Middleboro’s Charred Oak Tavern Hires Former Lindsey’s Executive Chef
A Middleboro restaurant that is developing its own legacy is ready to take the next step in its evolution by bringing in the former executive chef from an iconic Wareham eatery.
“We’d like to introduce a new addition to our team. Someone that will truly elevate The Charred Oak Tavern as a whole, but also take us back to a time that will seem as though the pandemic was never even a reality,” the restaurant posted. “David Veronneau, Executive Chef, has chosen The Charred Oak Tavern as his second home, just like many of you have.”
Charred Oak said the restaurant ownership is “proud and blessed” to have Veronneau on board, and he told WBSM that he’s equally as excited.
“I can’t wait to show Middleboro some new twists on some seafood, something I’ve been doing my entire life,” Veronneau said. “And I’m really happy to be working more with steaks. I love that, I love cooking meat.”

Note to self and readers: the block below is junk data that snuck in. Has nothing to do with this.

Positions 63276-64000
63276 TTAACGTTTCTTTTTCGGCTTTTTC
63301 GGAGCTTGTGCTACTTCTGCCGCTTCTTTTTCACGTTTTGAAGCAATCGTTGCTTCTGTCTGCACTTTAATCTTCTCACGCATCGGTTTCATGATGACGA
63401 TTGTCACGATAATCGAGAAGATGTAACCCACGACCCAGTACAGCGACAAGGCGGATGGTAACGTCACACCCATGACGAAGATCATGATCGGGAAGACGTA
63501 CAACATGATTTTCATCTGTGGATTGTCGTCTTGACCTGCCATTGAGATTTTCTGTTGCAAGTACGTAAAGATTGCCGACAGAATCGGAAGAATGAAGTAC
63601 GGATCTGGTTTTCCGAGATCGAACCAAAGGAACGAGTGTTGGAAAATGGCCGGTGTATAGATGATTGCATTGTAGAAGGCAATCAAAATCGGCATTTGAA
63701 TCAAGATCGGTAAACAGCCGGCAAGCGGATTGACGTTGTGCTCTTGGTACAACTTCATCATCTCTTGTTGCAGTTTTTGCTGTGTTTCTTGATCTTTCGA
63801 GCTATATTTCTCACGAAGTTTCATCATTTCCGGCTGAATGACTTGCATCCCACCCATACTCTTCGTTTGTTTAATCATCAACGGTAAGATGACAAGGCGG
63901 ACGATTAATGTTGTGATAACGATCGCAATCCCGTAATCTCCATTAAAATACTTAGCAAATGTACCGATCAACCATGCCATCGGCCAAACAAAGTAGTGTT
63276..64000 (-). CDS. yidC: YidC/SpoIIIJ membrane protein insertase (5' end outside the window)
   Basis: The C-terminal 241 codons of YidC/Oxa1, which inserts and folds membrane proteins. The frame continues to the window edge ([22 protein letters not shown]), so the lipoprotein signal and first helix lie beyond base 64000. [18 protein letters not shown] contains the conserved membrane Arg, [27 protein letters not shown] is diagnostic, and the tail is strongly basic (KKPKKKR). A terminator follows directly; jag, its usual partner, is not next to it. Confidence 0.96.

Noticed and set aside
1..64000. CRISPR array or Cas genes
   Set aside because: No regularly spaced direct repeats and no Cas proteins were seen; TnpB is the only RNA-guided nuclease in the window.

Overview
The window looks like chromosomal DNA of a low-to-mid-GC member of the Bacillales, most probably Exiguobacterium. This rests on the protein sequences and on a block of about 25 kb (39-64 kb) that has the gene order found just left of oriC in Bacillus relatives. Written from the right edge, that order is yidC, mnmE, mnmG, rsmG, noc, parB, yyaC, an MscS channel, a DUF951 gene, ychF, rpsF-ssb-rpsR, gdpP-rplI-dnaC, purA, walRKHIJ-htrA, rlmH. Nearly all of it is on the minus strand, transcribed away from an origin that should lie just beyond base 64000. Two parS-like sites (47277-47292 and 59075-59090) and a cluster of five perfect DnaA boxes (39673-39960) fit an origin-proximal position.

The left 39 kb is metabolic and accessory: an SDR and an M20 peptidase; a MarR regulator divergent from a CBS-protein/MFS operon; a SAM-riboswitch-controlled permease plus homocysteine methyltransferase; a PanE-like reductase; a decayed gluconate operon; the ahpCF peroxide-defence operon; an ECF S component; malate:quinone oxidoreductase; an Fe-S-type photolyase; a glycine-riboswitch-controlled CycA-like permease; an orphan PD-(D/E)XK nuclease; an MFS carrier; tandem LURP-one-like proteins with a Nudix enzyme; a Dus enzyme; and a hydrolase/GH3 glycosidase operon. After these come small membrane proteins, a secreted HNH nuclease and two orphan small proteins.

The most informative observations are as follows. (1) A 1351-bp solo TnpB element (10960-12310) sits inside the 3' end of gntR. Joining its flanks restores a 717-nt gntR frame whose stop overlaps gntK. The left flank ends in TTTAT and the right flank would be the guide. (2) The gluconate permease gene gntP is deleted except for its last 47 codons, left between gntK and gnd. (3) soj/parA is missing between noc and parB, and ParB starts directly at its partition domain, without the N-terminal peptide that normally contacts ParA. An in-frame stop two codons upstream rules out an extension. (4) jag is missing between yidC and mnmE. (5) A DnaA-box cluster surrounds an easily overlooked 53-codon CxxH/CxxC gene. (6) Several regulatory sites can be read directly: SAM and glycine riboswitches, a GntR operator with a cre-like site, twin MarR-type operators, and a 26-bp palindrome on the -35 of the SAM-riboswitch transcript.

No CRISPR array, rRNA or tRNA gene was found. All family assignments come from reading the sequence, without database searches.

Charred Oak also posted that there will be “another menu change at some point in the next coming months.”
“We really think this one will ‘hit home’ (hint: throwback),” the restaurant posted. “And also some new dishes that are not only delicious but innovative.”
Innovation is the name of the for Veronneau, and he’s had a lifetime of experiences working with food to develop those ideas. Yet just a little more than a month ago, he found himself at an unexpected crossroads.
Veronneau, who lives in Fairhaven with his wife and two young children, would have celebrated 10 years at Lindsey’s next month, but the restaurant abruptly closed back in November.
“Without a doubt, it was definitely unexpected,” he said. “When I was working there, I had all my eggs in one basket. I devoted all my time there, I had goals working there for the future, and I planned on retiring there. I put everything into that place.”
Veronneau said he interviewed at a lot of places in the weeks since Lindsey’s closed, before meeting with the owners of The Charred Oak Tavern and realizing he’d found his new home, and his new work family.